While still in the design phase for a couple of games I’m working on, I have been learning and experimenting with procedurally generated content. One of the most well known and documented examples is the creation of roguelike dungeons, so this was a good place to start. I thought I’d go into a bit of detail about how I’m creating these if anyone is interested.
After looking through many examples and taking bits and pieces from different places, I came up with a couple of methods of generating different kind of tile-based 2D environments. Firstly there’s the standard roguelike setup with rectangular rooms and snaky corridors connecting them. Here’s an example of one being generated:
Firstly a number of rooms are added at random locations in a specified area. Many of them will overlap by chance. The overlapping ones show up in red. Separation is done by finding the centre of any intersecting rooms and moving them away from that point. Once all rooms are separated, the tiles are laid.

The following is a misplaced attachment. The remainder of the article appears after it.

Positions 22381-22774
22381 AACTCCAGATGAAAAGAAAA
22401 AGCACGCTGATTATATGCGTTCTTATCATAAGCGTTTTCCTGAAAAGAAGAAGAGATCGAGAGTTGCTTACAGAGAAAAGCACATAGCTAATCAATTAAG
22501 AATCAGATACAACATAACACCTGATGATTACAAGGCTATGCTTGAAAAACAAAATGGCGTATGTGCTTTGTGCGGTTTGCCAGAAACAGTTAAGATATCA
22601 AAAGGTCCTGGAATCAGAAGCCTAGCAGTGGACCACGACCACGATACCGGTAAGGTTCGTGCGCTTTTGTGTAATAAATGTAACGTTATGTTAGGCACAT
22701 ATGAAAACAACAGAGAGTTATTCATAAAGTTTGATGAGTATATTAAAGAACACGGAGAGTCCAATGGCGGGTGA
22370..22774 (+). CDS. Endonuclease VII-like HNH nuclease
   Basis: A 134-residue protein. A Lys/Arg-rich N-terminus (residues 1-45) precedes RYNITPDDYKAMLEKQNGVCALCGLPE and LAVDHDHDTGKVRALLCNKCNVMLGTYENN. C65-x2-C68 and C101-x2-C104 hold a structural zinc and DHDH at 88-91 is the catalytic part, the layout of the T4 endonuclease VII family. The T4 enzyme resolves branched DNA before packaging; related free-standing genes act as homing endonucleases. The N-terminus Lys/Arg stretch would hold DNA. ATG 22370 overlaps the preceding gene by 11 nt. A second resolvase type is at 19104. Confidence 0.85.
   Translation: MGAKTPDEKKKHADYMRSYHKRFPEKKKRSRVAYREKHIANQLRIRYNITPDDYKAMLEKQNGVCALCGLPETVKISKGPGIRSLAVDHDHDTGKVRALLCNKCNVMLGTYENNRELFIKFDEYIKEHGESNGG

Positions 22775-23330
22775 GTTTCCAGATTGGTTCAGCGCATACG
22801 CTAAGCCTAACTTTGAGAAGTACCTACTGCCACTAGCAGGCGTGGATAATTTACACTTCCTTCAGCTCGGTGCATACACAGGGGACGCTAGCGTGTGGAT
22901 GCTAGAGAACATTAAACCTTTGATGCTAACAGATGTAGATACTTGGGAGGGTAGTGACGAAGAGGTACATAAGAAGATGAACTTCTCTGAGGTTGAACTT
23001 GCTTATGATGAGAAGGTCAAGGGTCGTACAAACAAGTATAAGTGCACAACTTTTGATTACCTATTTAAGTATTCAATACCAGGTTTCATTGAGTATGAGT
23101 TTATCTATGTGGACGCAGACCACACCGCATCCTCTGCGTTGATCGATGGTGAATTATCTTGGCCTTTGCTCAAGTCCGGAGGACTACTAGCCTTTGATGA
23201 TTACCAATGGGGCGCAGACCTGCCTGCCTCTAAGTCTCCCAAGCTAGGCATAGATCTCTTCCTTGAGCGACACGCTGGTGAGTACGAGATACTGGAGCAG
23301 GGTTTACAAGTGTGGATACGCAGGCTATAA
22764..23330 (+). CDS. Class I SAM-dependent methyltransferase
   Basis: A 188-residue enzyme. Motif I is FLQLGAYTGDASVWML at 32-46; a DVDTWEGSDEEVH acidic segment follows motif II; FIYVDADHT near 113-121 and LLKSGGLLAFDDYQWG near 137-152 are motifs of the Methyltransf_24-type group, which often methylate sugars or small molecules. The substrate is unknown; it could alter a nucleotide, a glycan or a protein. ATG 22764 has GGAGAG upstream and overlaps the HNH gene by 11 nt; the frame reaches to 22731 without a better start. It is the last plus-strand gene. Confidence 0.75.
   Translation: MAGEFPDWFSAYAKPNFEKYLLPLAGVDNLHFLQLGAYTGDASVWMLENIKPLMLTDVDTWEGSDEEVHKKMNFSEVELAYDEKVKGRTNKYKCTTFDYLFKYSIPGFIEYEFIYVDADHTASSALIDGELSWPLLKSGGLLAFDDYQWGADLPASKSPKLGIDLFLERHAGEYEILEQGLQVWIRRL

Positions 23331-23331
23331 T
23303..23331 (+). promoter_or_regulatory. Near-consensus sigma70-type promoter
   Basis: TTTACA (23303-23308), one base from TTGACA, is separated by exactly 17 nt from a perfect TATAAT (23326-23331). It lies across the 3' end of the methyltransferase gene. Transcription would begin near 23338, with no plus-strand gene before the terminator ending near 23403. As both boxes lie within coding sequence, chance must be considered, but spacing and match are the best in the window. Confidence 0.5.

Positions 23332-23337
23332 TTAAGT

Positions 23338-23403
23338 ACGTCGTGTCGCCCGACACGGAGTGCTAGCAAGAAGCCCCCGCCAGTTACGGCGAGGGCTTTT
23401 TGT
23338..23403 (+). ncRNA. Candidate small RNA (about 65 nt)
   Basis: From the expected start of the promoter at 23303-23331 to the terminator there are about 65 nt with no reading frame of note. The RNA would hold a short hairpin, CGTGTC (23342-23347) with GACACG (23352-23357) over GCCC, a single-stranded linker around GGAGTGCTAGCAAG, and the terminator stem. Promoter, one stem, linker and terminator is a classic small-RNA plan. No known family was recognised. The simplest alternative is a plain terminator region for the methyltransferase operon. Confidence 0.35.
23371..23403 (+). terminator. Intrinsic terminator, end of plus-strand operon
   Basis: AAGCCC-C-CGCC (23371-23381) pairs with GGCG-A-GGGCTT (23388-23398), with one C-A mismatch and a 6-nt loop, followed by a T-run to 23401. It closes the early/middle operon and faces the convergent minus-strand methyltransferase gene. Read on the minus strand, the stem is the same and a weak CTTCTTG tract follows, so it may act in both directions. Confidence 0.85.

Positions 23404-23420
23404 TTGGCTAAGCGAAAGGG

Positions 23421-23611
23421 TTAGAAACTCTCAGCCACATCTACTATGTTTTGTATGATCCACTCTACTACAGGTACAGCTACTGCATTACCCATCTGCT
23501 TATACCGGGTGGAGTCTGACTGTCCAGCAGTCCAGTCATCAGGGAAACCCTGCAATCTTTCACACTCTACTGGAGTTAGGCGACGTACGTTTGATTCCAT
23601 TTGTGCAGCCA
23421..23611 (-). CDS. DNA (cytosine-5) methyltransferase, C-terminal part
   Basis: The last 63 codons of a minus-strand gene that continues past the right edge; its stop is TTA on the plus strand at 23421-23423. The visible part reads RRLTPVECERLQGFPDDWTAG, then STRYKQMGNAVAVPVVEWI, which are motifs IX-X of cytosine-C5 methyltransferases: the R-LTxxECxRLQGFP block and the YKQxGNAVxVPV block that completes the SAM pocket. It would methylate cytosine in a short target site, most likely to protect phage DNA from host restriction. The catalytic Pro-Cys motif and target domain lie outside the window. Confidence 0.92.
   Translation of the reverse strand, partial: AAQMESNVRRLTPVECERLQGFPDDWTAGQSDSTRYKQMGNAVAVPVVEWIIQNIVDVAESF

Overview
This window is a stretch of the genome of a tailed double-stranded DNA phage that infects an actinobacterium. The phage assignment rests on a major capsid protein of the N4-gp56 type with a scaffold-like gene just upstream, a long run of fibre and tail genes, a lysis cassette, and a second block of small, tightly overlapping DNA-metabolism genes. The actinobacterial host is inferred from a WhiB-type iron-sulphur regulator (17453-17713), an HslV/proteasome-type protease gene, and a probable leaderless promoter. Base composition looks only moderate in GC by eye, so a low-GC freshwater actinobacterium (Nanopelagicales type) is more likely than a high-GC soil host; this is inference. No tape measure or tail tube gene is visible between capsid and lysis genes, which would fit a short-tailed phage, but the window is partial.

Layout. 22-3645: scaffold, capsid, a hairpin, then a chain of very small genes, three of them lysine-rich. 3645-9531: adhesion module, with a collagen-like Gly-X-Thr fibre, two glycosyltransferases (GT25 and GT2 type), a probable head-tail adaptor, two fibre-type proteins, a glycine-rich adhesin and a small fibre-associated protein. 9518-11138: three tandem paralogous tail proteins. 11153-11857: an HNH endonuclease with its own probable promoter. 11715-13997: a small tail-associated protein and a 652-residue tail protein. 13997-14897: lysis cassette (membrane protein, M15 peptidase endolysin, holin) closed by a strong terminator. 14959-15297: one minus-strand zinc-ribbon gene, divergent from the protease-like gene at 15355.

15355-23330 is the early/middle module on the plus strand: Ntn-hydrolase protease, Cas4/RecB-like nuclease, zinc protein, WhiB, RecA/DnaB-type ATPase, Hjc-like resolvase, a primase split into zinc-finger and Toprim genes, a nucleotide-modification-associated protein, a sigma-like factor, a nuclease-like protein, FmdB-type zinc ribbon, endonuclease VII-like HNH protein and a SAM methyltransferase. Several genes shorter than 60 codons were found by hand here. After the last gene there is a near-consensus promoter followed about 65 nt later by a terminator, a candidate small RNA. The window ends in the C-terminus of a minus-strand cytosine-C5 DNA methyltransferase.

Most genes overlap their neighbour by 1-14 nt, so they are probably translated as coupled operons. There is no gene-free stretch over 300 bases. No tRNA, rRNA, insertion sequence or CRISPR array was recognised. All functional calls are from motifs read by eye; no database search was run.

The edges of the rooms are filled in first, with wall tiles, and one doorway at the middle of each wall. Then the interior is filled in with floor tiles. Then the remaining tiles are filled in around the rooms. Corridors are added by using basic pathfinding techniques to move from the centre of each room to the centre of the room closest to the middle of the dungeon. Wall tiles cannot be passed through, so the corridors find one of the shortest paths available. There are multiple shortest paths so the direction taken is randomised at each tile to create a winding path.
Finally walls are added around the corridors and unreachable terrain is removed. There’s still much to be done to expand on this. Such as improving the ways that corridors are created so they aren’t all just reaching to the centre room, differently shaped rooms, and populating them with objects and enemies.
This may be used in conjunction with the method I’ve used to create cave systems, which I will cover in a later blog post.